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Torah Jews & American Conservatism

A Tikvah Institute for Yeshiva Men | New York City | August 14-August 18, 2017 / 22 Av-26 Av, 5777

Program Overview


The Tikvah Institute for Yeshiva Men is a five-day summer learning experience, geared to talmidim of the North American Yeshiva world interested in exploring the relationship of Torah Jewry to the greatest political questions of our time, and seeking to confront the challenges that traditional Jewish men and women face in contemporary American society.

The program will begin on Monday, August 14, 2017 and meet through lunch on Friday August 18th, 2017 at the Tikvah Fund headquarters in New York City.  The institute is fully subsidized, including tuition, travel expenses, books, activities, and a learning stipend.


The Theme: Torah Jews & American Democracy


Torah Jews in America stand for certain core values: the moral and religious obligations of Halacha, respect for tradition, the preservation of the family, the moral responsibilities of community, and the religious education of the young. How can these religious values be sustained in modern American society? And how should Torah Jews think about the most important political, cultural, and moral debates that divide America today?

The Tikvah summer seminar focuses on one particular dimension of this question: the relationship between traditional Jews and American conservatism, in the belief that Judaism and conservatism share certain core values, and that conservative ideas and policies can help strengthen Jewish communities. As the Torah community grows in numbers and influence, the time is now to think more deeply about the political philosophy and policy priorities of traditional Jews in America.


The Seminar: Enduring Ideas and Modern Challenges


The program has three central parts:


Part I: The Spirit of American Conservatism.

The first part of the seminar will explore the moral and political ideas of modern American conservatism. It will begin by studying some of the classical thinkers of the conservative tradition—including Edmund Burke and Adam Smith—and then explore how conservative ideas evolved in modern America. We will explore how the different strands of American conservatism—religious conservatism, free market conservatism, constitutional conservatism, and national security conservatism—relate to one another, and we will explore what conservatism means today for religious communities. This section of the seminar will be led by Yuval Levin, one of the leading conservative intellectuals in America.  We will also be joined by Princeton University professor and moral philosopher Robert George.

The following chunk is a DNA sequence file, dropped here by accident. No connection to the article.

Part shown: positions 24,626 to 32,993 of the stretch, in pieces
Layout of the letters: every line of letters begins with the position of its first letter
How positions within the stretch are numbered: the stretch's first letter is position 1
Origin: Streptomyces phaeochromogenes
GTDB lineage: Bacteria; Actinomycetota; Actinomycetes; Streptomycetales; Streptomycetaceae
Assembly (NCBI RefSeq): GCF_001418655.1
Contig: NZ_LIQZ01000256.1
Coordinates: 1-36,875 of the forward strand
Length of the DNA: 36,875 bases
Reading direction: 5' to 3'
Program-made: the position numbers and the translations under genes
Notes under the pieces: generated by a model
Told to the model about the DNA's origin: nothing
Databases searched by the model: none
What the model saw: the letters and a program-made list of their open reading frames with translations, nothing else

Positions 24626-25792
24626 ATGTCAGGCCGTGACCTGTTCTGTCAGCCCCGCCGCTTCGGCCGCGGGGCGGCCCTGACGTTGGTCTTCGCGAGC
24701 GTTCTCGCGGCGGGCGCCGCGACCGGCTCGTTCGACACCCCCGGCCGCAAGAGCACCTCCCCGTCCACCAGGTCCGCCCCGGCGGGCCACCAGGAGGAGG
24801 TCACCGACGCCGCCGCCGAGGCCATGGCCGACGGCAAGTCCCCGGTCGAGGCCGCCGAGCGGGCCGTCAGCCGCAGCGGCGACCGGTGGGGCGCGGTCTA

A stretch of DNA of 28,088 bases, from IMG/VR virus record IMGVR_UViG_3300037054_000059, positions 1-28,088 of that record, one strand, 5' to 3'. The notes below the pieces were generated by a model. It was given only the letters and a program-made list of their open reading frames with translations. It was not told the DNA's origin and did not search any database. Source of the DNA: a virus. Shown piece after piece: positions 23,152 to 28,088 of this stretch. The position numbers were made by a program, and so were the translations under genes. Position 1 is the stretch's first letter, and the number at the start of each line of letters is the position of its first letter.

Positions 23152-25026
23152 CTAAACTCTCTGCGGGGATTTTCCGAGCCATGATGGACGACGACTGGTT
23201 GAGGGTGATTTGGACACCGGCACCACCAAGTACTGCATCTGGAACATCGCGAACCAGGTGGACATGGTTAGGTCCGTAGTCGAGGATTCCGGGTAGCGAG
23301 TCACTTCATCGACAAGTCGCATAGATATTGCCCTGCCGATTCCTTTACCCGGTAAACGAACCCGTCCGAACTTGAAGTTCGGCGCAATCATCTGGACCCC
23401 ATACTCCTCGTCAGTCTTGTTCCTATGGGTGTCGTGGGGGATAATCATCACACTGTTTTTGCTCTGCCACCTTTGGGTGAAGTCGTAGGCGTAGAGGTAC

Part II: Jews and American Public Policy

The second part of the seminar will explore specific public policy issues—including the struggle over religious freedom, the debate about using public funds to support religious schools, and the cultural and legal redefinition of the family. We will explore the state of the American public conversation on these issues, and then explore how religious Jews should approach these questions, as Jews and as Americans. This section of the seminar will be led by Eric Cohen, executive director of the Tikvah Fund and a prominent commentator on American social and political issues.


Part III: Key Challenges Facing the Torah Community


The third part of the seminar will explore some of the major communal questions now facing the Torah community, drawing upon both the rabbinic tradition and the experience of Torah leaders. We will be joined by Rabbi Ahron Lopiansky of Yeshiva of Greater Washinton-Tiferes Gedaliah, Rabbi Aaron Kotler of Beth Medrash Gohova, journalist and intellectual Jonathan Rosenblum, and Rabbi Yitzchok Adlerstein of Cross-Currents, who will be in residence for the whole seminar guiding the discussions and engaging with participants.


Applications are now closed.